To great tragicomic effect, a similar issue is raised in My Kid Could Paint That (directed by Amir Bar-Lev, 2007). This is the perfect art-doc title for any “untrained” adult who has ever wondered why some abstract-expressionist masterpieces seem to resemble the end result of a kindergarten finger-painting session. These alleged polar opposites collide head-on when Marla Olmstead, a four year-old girl from upstate New York, ends up with a lucrative painting career, encouraged and coached by her amateur-artist father. In a whirlwind series of events, Marla and her parents go from media sensation with over $300,000 in sales to a deflating controversy when allegations surface that the dad had something to do with the final product, which takes the “prodigy” factor off the table. At the core of this particular phenomenon is the lingering suspicion that modern abstract art has no definable standard and that Marla’s case will, in the words of one interviewed critic, “pull the veil off this con game,” as he and others see it.
Who the #$&% is Jackson Pollock? (Harry Moses, 2006) was the reaction of seventy-year-old truck driver Teri Horton upon being told that the large abstract painting she had recently picked up for a fiver at a rural California thrift store may be the work of that famous (to some) action painter who died back in 1956. Hearing that individual “spatter” paintings by Pollock have sold for tens of millions in recent years, Horton embarks on a decade-long odyssey to gain authentication for the painting. Horton’s salty persona carries the film as she heads four-square into the extremely insular world of uppity art experts all too ready to dismiss her claim.
In The Art of the Steal (Don Argott, 2009), the corporatisation of culture is seen as an invasive, extra-legal force trampling the legacy of the eccentric and combative inventor/art collector Albert C. Barnes, whose extraordinary inventory of early modern paintings were displayed at his semi-private foundation in a Philadelphia suburb. Argott meticulously traces the battle that began shortly after Barnes’ death in 1951 between his foundation and the cultural/political establishment over ultimate control of a collection that came to be valued at a cool $25 billion. A self-made millionaire born to working-class parents, Barnes became a passionate and prescient art lover who bought up hundreds of canvasses by the likes Cezanne, Picasso, Matisse, Renoir and Van Gogh during the depths of the Great Depression. These works were originally ridiculed by Philadelphia’s cultural elite as “primitive” and “debased”, cementing Barnes’ disdain for high-society and causing him to decamp to nearby Merion where he hung the works in quirky galleries and ran an egalitarian art school. At first, The Art of the Steal works as a deft investigation into the subtle but devious chipping away at Barnes’ will (which stated in no uncertain terms that the paintings were never to leave the Merion location) and then morphs into a dicey debate of what is the correct dispensation of world culture in a mega-money era, wondering if there is room any longer for a “handmade thing in a machine world.”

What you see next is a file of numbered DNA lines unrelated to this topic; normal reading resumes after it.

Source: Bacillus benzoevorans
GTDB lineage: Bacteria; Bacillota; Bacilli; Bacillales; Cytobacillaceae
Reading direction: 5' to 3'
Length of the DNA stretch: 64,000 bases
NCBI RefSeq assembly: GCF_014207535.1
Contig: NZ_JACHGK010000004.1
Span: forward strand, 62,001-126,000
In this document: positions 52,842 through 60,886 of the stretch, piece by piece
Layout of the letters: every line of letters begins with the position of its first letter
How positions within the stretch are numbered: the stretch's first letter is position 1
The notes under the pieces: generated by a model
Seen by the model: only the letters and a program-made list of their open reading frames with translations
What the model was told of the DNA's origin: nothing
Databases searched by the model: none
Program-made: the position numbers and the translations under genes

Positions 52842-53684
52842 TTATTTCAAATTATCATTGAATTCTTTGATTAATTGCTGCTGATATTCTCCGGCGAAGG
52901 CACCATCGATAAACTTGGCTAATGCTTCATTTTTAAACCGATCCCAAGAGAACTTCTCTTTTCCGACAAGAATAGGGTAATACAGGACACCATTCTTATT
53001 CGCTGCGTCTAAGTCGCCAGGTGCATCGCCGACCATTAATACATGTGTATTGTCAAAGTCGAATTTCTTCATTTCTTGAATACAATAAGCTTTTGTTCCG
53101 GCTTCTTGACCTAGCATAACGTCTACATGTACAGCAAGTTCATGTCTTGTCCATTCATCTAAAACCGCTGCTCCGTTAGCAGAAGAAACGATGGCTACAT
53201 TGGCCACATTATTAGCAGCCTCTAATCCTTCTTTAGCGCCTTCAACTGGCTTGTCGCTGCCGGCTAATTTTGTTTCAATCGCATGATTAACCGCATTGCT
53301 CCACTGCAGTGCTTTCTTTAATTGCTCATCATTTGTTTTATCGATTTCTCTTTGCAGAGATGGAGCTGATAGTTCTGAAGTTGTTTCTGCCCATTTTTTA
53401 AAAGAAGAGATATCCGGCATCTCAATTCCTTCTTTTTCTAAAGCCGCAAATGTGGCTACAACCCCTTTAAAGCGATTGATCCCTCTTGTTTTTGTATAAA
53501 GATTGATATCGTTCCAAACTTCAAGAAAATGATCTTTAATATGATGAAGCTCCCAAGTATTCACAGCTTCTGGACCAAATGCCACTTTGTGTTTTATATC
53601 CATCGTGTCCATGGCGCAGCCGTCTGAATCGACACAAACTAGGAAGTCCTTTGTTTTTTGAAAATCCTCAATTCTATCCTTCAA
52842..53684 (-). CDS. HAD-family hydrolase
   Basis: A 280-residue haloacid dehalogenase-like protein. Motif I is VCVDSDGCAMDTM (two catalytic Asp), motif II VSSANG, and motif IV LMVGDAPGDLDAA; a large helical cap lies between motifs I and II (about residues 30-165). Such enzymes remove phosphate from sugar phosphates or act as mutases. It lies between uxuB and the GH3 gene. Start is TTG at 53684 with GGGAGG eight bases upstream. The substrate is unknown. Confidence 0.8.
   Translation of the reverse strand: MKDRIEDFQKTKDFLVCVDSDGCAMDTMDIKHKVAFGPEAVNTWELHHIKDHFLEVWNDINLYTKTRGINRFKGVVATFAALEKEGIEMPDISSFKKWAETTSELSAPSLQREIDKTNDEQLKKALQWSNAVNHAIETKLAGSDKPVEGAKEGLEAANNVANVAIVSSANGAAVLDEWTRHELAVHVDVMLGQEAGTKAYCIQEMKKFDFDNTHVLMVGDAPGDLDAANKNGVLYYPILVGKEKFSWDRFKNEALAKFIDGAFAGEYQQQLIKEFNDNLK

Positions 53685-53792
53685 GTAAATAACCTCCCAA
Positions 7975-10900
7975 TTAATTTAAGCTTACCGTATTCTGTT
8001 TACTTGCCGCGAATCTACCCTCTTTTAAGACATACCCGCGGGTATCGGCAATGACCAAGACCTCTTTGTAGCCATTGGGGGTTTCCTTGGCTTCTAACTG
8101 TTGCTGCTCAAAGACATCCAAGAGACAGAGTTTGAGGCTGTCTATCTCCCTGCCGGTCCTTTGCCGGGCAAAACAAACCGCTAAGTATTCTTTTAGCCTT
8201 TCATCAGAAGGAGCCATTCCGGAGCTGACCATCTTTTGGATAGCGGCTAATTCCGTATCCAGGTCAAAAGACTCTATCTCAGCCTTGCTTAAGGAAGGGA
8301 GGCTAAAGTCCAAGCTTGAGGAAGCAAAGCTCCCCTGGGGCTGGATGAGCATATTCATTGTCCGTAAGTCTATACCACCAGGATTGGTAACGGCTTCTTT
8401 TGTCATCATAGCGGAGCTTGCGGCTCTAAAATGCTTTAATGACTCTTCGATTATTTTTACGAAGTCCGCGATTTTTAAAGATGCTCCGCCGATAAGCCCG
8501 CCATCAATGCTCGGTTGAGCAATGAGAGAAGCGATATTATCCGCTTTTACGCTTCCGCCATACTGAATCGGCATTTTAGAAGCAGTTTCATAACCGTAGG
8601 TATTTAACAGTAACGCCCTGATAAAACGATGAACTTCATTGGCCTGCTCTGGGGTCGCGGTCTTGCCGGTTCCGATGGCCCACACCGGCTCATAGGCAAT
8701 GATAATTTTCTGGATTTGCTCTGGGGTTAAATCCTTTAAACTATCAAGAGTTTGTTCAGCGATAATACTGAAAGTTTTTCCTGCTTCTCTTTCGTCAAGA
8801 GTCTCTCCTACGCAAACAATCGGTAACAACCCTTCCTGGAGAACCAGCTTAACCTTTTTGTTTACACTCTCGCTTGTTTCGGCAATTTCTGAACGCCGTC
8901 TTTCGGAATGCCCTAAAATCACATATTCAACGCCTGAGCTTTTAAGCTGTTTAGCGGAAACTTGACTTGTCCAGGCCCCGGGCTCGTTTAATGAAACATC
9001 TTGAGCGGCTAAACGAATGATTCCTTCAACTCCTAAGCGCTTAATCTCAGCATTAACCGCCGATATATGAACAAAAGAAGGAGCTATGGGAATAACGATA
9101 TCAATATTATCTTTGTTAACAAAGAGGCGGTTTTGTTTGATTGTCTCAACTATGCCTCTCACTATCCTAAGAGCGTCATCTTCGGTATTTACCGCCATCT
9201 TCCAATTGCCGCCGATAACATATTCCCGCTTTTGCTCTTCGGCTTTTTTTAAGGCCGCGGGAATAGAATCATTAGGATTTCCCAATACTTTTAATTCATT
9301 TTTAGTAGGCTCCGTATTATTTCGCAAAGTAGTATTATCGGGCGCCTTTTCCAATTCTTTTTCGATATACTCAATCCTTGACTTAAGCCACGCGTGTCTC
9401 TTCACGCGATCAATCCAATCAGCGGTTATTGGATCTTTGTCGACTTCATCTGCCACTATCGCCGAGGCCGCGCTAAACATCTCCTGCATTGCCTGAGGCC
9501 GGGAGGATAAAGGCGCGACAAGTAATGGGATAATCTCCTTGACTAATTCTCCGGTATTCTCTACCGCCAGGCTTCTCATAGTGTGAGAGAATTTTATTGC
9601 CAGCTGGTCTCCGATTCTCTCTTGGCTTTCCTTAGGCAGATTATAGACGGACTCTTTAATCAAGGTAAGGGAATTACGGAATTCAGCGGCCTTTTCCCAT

Exit Through the Gift Shop (Banksy, 2010) shows how French émigré and family man Thierry Guetta, owner of a Los Angeles boutique, became an obsessed video chronicler of subversive street artists after his cousin (aka “Space Invader”) introduced him to the shadowy subculture in 1999. He soon befriended its biggest stars, Shepard Fairey of Obama “Hope” poster fame and the super-secretive Banksy, the “genius with a spray can” who was already a sensation in his native U.K. and wanted to make a splash in L.A. Guetta dropped his plans for making the ultimate street-artist documentary, seemingly leaving that task to Banksy. Instead, the Frenchman stages an extravagant show of what he says is his own work, while sale prices are soaring among well-heeled collectors nervous not to be in on the next big thing. This film is a beguiling frontline look at those artists who ply their craft “by any means necessary” and they are such a mischievous lot that some have questioned the film’s veracity, believing that Banksy’s hand was at work in the creation of the pieces by the novice Guetta (now known as “Mr. Brainwash”) in order to expose the folly of runaway speculation and commercialism. With apologies to Michelangelo, nowadays it can feel like the true work of art is but a shadow of the almighty dollar. See you in the gift shop.
About the Author
Using a combination of creativity and technology, Rick Ouellette published his first book in 2013. Documentary 101: A Viewer’s Guide to Non-Fiction Film features reviews of over 300 docs and is now available in all e-book formats. More at the blogsite rickouellettereelandrock.wordpress.com